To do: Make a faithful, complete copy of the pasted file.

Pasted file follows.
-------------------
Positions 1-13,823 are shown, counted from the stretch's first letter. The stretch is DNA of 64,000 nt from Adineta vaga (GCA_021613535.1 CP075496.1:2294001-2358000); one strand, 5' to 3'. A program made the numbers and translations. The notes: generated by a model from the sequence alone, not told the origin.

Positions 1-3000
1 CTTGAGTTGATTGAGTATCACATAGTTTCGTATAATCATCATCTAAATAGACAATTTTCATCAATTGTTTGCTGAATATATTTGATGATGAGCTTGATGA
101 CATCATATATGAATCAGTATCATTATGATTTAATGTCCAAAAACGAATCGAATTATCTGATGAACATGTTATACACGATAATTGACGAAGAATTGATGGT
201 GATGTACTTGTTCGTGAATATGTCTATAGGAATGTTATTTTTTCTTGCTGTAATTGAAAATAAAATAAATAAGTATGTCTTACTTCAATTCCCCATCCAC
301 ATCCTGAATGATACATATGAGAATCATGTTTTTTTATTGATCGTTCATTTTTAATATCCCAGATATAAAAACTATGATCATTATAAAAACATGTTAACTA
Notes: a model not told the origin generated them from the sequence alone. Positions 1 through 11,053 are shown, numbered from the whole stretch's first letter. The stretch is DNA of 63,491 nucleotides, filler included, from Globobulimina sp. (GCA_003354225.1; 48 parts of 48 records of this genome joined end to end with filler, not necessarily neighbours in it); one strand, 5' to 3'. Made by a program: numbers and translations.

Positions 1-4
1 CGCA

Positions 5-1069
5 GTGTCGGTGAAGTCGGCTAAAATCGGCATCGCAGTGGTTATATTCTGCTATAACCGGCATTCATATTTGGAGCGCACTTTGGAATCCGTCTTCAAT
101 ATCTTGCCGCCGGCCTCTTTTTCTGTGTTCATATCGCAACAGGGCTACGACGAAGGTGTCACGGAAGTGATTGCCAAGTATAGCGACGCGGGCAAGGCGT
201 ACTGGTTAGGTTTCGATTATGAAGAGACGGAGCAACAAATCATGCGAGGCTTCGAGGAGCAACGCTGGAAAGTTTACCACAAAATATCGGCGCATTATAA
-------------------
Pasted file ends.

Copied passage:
Positions 1-13,823 are shown, counted from the stretch's first letter. The stretch is DNA of 64,000 nt from Adineta vaga (GCA_021613535.1 CP075496.1:2294001-2358000); one strand, 5' to 3'. A program made the numbers and translations. The notes: generated by a model from the sequence alone, not told the origin.

Positions 1-3000
1 CTTGAGTTGATTGAGTATCACATAGTTTCGTATAATCATCATCTAAATAGACAATTTTCATCAATTGTTTGCTGAATATATTTGATGATGAGCTTGATGA
101 CATCATATATGAATCAGTATCATTATGATTTAATGTCCAAAAACGAATCGAATTATCTGATGAACATGTTATACACGATAATTGACGAAGAATTGATGGT
201 GATGTACTTGTTCGTGAATATGTCTATAGGAATGTTATTTTTTCTTGCTGTAATTGAAAATAAAATAAATAAGTATGTCTTACTTCAATTCCCCATCCAC
301 ATCCTGAATGATACATATGAGAATCATGTTTTTTTATTGATCGTTCATTTTTAATATCCCAGATATAAAAACTATGATCATTATAAAAACATGTTAACTA
Notes: a model not told the origin generated them from the sequence alone. Positions 1 through 11,053 are shown, numbered from the whole stretch's first letter. The stretch is DNA of 63,491 nucleotides, filler included, from Globobulimina sp. (GCA_003354225.1; 48 parts of 48 records of this genome joined end to end with filler, not necessarily neighbours in it); one strand, 5' to 3'. Made by a program: numbers and translations.

Positions 1-4
1 CGCA

Positions 5-1069
5 GTGTCGGTGAAGTCGGCTAAAATCGGCATCGCAGTGGTTATATTCTGCTATAACCGGCATTCATATTTGGAGCGCACTTTGGAATCCGTCTTCAAT
101 ATCTTGCCGCCGGCCTCTTTTTCTGTGTTCATATCGCAACAGGGCTACGACGAAGGTGTCACGGAAGTGATTGCCAAGTATAGCGACGCGGGCAAGGCGT
201 ACTGGTTAGGTTTCGATTATGAAGAGACGGAGCAACAAATCATGCGAGGCTTCGAGGAGCAACGCTGGAAAGTTTACCACAAAATATCGGCGCATTATAA